You Might Also Enjoy:
No Plot? No Problem! (Chris Baty) - My Review
Writing Magic: Creating Stories That Fly (Gail Carson Levine) - My Review
Wonderbook (Jeff Vandermeer) - My Review

Friday, June 16, 2017

The Haunted Mesa (Louis L'Amour)

The Haunted Mesa
Louis L'Amour
Bantam
Fiction, Sci-Fi/Western
**+ (Bad/Okay)


DESCRIPTION: Mike Raglan has made a life traveling the world, seeking lost legends and "haunted" places, but he came to the American Southwest desert on a personal matter. An eccentric acquaintance, Eric, wrote him a cryptic letter, requesting help - but he seems to have vanished without a trace. His notebook tells of strange experiences on a desert mesa, such as the uncovering of a buried kiva, or Native American worshipping place, and odd visitors. The more Mike investigates, the more he suspects he may have at last run up against a mystery even he can't debunk, mysteries tied to the legendary "Third World" spoken of in native legends… a world their ancestors reportedly abandoned due to an unnamed evil, and one that may be reaching out again.

REVIEW: I was looking for a Western title for a reading challenge, and the author looked to be one of the prominent names in the genre, so I gave this book - with its promise of an otherworldly twist - a try. It starts with some decent potential, even if the characters aren't especially original or memorable, but that potential's soon wasted.
Mike's a fairly generic hero, a self-made adventurer who can take care of himself, but who has resisted settling down and building bonds. He encounters various stock figures, including the local sheriff, a handful of shady thugs, a beautiful Native American woman (who pushes into stereotype territory, with her stilted English and limited knowledge of the white man's ways - but, then, there's a certain white male slant to the whole story, so I suppose that's to be expected), and so forth. But things become wobbly as the possibility of other worlds comes into play. Mike spends an inordinate amount of time reflecting on the same core set of ideas: what is known of the Anasazi culture (rather little), whether other worlds are real or if it's all an exceptionally elaborate kidnapping hoax, and a smattering of personal history and speculation on the nature of reality around the sides. This wouldn't be much of an issue if some manner of progress was made during these speculations, or if new information prompted them, but the vast majority of this thought process just eats pages while repeating itself, sometimes almost verbatim, and with little to no external prompt for the speculation or subject shift. He'll be driving down a highway, then suddenly thinking about how the Anasazi built in cliffs despite the energy required to haul in water and food, followed by disbelief (or belief, sometimes in the same scene and with no notable reason for the flip-flop) about the "third world" portals. Even an encounter with clearly otherworldly creatures leaves him with doubts, and yet more circular speculation. At some point, I wanted to smack him to get him to do something other than drive around and speculate, already. (Well, to be fair, he also experiences plenty of eerie feelings, more than half of which turn out to be nothing.) Around and around and around Mike goes, in the desert and in his head, only rarely making tangible progress. The climax feels a little rushed and flat as a result of all this wasted time, and the conclusion too neat.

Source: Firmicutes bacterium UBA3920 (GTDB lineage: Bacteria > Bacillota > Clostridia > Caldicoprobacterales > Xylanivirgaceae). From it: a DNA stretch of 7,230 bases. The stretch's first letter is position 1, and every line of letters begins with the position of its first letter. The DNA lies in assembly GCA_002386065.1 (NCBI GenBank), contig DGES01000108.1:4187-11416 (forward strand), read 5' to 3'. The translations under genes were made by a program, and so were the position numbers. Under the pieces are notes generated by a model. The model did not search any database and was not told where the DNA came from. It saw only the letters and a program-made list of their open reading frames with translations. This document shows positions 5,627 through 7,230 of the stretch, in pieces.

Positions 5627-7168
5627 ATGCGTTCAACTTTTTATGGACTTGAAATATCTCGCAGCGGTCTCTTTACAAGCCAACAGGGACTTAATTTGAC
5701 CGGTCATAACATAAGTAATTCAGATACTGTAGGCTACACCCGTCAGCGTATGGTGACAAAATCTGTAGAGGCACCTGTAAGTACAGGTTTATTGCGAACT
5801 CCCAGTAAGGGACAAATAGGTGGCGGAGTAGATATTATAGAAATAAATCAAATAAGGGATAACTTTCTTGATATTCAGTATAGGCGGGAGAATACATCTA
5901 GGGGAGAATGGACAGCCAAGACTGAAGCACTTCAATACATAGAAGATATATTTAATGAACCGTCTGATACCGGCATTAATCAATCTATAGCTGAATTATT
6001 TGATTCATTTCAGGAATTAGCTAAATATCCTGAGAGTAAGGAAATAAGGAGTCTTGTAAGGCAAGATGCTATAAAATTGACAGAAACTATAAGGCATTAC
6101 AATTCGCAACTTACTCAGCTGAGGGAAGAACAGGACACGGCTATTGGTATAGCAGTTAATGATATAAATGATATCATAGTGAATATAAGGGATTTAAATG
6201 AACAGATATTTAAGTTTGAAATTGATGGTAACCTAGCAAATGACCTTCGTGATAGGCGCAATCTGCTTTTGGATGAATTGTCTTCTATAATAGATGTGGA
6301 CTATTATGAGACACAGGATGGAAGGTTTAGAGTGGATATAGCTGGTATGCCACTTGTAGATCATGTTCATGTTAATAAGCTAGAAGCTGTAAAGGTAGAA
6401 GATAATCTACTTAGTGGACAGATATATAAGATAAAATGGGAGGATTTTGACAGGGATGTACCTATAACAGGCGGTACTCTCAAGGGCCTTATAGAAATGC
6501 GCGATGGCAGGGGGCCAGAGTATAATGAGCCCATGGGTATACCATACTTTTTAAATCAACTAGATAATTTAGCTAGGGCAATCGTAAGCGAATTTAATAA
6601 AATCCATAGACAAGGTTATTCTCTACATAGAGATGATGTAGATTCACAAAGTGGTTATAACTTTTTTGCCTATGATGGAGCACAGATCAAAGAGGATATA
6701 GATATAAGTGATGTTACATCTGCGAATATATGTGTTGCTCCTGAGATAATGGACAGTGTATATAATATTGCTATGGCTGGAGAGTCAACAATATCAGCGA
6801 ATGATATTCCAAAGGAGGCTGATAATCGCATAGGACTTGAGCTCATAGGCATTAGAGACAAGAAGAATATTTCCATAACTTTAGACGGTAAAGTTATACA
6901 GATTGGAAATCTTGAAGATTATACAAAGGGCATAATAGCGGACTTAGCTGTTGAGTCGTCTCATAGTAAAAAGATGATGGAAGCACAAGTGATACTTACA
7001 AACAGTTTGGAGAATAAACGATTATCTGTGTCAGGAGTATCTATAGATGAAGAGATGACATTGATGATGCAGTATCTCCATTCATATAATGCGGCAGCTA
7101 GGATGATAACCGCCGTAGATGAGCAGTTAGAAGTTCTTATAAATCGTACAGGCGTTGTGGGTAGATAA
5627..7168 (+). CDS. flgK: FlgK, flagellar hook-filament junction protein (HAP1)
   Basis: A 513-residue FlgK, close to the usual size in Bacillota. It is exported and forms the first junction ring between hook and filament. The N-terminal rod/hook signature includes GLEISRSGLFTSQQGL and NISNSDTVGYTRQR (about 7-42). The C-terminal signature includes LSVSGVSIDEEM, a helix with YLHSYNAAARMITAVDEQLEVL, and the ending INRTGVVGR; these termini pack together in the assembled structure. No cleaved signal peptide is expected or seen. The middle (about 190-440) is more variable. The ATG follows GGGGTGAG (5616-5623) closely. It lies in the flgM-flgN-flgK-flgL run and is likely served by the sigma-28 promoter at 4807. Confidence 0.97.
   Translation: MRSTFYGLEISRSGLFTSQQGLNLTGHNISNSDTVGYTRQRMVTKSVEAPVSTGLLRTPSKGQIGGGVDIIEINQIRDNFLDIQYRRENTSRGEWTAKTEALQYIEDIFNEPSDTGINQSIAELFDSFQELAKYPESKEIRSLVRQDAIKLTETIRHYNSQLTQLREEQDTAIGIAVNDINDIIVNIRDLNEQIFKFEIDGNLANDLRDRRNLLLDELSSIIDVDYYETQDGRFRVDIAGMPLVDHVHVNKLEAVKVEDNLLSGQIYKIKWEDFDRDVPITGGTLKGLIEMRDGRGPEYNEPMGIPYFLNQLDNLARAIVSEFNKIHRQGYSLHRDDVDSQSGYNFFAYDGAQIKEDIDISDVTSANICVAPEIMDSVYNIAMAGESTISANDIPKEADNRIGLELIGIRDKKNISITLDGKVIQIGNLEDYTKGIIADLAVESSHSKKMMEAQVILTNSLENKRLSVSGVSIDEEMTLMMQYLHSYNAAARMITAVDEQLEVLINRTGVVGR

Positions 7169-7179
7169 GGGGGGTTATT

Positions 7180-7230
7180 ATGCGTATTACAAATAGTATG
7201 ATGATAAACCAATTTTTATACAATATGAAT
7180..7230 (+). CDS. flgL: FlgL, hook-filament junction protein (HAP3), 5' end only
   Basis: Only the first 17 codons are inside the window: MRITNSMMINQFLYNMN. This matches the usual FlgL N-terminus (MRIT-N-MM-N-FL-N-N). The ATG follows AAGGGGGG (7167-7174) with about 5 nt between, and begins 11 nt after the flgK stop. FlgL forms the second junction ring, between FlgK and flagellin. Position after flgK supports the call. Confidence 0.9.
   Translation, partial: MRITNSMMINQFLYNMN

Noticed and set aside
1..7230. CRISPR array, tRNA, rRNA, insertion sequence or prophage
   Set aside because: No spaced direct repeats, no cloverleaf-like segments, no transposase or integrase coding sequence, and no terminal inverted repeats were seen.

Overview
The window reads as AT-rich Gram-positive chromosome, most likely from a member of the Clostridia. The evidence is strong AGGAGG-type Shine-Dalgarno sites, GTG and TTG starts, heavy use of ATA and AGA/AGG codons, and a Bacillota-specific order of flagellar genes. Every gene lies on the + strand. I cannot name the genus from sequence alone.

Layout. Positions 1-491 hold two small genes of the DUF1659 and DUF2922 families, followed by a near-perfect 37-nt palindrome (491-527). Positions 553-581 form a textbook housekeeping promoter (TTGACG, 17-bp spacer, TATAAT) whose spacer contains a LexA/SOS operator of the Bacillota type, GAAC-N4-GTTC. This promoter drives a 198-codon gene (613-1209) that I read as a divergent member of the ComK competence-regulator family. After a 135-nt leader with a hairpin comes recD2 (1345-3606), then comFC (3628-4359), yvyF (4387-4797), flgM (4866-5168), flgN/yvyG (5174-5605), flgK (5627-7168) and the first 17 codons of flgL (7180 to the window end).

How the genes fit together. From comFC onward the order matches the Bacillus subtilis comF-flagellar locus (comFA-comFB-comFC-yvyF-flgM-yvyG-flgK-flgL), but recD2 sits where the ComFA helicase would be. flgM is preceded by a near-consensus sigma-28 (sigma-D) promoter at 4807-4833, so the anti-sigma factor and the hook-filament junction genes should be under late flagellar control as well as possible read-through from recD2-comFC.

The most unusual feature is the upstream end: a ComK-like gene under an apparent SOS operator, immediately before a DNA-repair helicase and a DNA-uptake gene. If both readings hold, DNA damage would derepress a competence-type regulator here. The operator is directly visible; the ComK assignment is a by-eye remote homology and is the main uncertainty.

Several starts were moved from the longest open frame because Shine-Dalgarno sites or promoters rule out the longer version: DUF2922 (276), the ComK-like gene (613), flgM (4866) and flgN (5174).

The sense that I wasted so much time on what amounted to plot filibuster, plus an overall feel that the story didn't live up to its potential, ultimately dropped it a half-star below the bland Okay rating. Something about that waste just plain irritated me more than usual, possibly exacerbated by a sense that L'Amour, likely unintentionally, was white mansplaining native mythos.

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Flight (Sherman Alexie) - My Review
The Untamed (Max Brand) - My Review
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Sunday, June 11, 2017

Jim Henson's Storyteller: Dragons (Daniel Bayliss)

Jim Henson's Storyteller: Dragons
(The Jim Henson's Storyteller series)
Daniel Bayliss, et al.
Archaia
Fiction, YA Fantasy/Graphic Novel
**** (Good)


DESCRIPTION: An old storyteller relates four tales, inspired by legends and folklore from around the world, all featuring dragons.
Son of the Serpent: A Native American boy and his father have a fateful encounter with a horned sea serpent and its enemies, the thunderbirds.
The Worm of Lambton: The spoiled son of an English lord unleashes an evil upon the land, which he must confront many years later.
Albina: In Medieval Eastern Europe, a warrior woman and her reluctant companion confront a shape-shifting beast.
Samurai's Sacrifice: The daughter of an exiled samurai seeks vengeance, only to find a monstrous foe and a terrible truth.

REVIEW: The Storyteller was an interesting series, a showcase of Henson's groundbreaking puppetry and effects, though the stories told sometimes felt a little thin or incomplete, bearing fragments of cultures and mythologies that didn't quite translate. This compilation, part of a graphic novel tribute to the show, seeks to emulate the style of the original in new stories. It succeeds, with some great artwork in culturally-influenced styles, though it also retains some of that sense of incompleteness, of bits and pieces that haven't quite translated or don't quite make sense without the cultural touchstones of the original. My favorite, for art and storyline, is the first tale, with its stunning horned serpent and thunderbirds created in the Northwest Coast style, followed by The Worm of Lambton. Albina changes the genders of the heroes, but seems to be missing something. The Japanese story, feels jumbled and a touch confusing, as though it didn't start quite in the right place; there's an awful lot of backstory that must be crammed in via confused flashbacks, and the wrap-up felt a touch too neat and forced. Overall, I found it interesting, with some great artwork and intriguing world myths given new life. It certainly succeeded in capturing a mythic sense of wonder - and dragons rarely hurt a rating.

You Might Also Enjoy:
Tales of Great Dragons (J. K. Anderson) - My Review
Dragons - Truth, Myth, and Legend (David Passes) - My Review
Jim Henson's The Storyteller ~ The Complete Collection - Amazon DVD link